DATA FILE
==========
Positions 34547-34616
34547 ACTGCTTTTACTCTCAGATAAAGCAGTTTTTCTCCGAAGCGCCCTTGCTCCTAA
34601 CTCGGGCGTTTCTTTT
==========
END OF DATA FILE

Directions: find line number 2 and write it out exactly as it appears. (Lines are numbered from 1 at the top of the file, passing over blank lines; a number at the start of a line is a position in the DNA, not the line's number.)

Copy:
34547 ACTGCTTTTACTCTCAGATAAAGCAGTTTTTCTCCGAAGCGCCCTTGCTCCTAA